Gig Review: Under the Hill Launch Party 
by Tom Stockley

Crinkle Cuts

After their debut at Brixton's Hootananny, Kiss Kiss Bang Bang arrived in Bristol on Friday with a line up of live jazz, funk and DJs at the infamous Attic Bar.

Here to get us in the mood for the upcoming Under The Hill Festival, self-made DJ and promoter Rich Hale AKA Mista Trick delivered a perfect line up of local legends and touring talent. In typical Stokes Croft fashion, the crowd were late to the party; giving first act Mr. Fitz some time to play around with his line of "funk, swing and everything in-between". Fitz dipped our toes into a tranquil hour of instrumental hip hop with his signature scratch technique (the perfect remedy to shake off those memories of a working week) before upping the anti and spinning tracks from the likes of 'Funky DL' as well as his own meticulous mashups. By the time he was finished, Attic Bar was a sea of bouncing snapbacks - pretty impressive for the mellow side of midnight.

The sophomore star of the night was Bristol's own China Bowls - a rapidly rising name and well worth the hype. One of the current names in Bristol's burgeoning jazz scene, the young neo-soul singer has already been snapped up by Saffron Records and Electric Harmony. With a full backing band (featuring Snazzback's Chris Langton), it's clear that China (real name Lucy) is one of the hardest working musicians in town right now. Their set was an uninterrupted ride through 2016's blues-tinged Talk EP as well as more recent tracks like 'To Belong' - a step towards the smooth pop of Lianne La Havas or classical jazz greats like Etta Jones. It's clear that China Bowls is not so easily pinned down though - Lucy occupies the role of composer, guitarist and conductor as well as lead singer, and with a vast collection of influences ranging from Chilli Peppers style funk to R&B and House, we recommend seeing her live as soon as you can (if not sooner). If 'making a baby at a public venue' is on your bucket list, this is the music to do it to.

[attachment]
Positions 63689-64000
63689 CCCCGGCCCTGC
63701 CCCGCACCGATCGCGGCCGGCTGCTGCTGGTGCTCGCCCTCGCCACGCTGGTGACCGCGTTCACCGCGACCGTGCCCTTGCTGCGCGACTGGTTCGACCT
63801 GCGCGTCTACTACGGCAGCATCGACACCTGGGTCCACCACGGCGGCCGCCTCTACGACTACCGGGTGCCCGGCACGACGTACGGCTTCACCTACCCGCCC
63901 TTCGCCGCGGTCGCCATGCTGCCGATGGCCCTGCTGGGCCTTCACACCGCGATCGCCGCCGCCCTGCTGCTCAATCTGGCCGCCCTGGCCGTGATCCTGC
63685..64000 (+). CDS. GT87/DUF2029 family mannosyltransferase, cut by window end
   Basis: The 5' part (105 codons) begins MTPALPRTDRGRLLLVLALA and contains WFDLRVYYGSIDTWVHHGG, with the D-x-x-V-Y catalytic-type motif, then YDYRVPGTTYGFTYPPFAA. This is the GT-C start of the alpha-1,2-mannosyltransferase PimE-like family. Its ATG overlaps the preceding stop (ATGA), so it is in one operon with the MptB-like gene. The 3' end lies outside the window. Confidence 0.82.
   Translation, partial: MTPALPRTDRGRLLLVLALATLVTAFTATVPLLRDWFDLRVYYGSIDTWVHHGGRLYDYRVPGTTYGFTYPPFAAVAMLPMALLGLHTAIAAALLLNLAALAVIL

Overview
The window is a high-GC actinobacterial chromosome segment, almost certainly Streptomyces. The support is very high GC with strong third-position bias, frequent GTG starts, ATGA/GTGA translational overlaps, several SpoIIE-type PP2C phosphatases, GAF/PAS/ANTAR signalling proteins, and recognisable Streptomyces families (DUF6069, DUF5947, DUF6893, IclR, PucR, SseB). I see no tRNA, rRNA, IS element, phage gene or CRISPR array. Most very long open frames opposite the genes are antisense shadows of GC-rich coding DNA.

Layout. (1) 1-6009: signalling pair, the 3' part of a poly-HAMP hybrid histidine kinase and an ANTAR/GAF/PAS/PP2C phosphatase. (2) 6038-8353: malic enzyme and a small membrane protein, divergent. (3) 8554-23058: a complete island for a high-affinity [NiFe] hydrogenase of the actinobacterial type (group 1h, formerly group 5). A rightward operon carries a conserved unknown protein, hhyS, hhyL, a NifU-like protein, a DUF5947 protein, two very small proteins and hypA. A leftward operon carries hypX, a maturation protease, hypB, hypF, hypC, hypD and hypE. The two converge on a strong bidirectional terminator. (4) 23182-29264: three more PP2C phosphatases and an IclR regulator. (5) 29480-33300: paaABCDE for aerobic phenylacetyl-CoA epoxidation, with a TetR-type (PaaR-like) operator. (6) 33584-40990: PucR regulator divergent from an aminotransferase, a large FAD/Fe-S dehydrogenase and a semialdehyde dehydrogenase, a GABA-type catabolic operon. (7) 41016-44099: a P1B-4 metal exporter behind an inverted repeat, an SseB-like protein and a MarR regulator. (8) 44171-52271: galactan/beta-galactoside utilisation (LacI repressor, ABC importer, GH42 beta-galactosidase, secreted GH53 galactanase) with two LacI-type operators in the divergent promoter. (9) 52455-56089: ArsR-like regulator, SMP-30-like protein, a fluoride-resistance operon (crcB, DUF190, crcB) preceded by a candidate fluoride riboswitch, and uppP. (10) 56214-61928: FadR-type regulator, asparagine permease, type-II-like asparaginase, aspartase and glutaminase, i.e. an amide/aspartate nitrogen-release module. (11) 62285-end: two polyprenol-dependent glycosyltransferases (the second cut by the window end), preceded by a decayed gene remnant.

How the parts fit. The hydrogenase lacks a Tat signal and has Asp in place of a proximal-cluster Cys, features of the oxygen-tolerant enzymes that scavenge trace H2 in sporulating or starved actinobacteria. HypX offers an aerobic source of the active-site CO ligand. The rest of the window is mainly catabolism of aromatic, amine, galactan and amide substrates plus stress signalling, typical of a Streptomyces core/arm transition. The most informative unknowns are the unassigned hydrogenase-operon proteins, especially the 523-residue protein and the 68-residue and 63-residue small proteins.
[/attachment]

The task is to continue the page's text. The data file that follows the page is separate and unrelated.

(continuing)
The penultimate pleasure-makers of the night were Crinkle Cuts, another Bristol-based act. Promising a blend of "tantric funk, smooth reggae and new-wave latin", the septet didn't fail to deliver a sensual display of ska-based aural antics. Although the spectacle-wearing collective haven't released anything since 2015's Bigger Than Patrick, it's clear that they've been anything but quiet in the last three years. Chatting to the band before their set, they alluded to a recent attempt to push their sound towards a more intense abyss of brass-led funk - citing influences as heavy as Skindred. Although songs like 'Two Shoes' offer a saccharine escape from the real world of the 9 til 5, it seems like the Crinkle crew are digging deeper both lyrically and musically - pushing the boundaries of various genres and experimenting more as performers. Friday's show saw solo breaks from just about every instrument at hand (including the finest jazz flute since Ron Burgundy) from a band who were enjoying the show with as much abandon as the audience. Ones to watch this Summer and beyond - they release their debut album next year. We especially recommend Crinkle Cuts for anyone who's on the lookout for jazz songs about testicles.

​London-based DJ Fizzy Gillespie closed the night with a set of swing-tinged Drum 'n' Bass. No stranger to Boomtown, Cirque Du Soul, Global Beats and Kiss Kiss Bang Bang itself (and heralded by Dutty Moonshine as "balls to the wall fun times") Fizzy appears at this year's Under The Hill Fest. For the well-below average ticket price of £45, you can make your first festival of the Summer one to remember with a line-up including A. Skillz, Tankus The Henge, The Undercover Hippy and DJs like Fizzy across two days ( May 25th - 27th). Volunteers and emerging artists can get involved via the festival website.

This article was originally published on We Are UncollectiveOn the Beat are delighted to republish this review with permission from Tom.

 

Tom Stockley is the founder and creative director of We Are Uncollective. He currently lives in Bristol where he dabbles in spoken word, artist management, workshops and event management. He's a Creative Producer for Under The Hill 2018.
 

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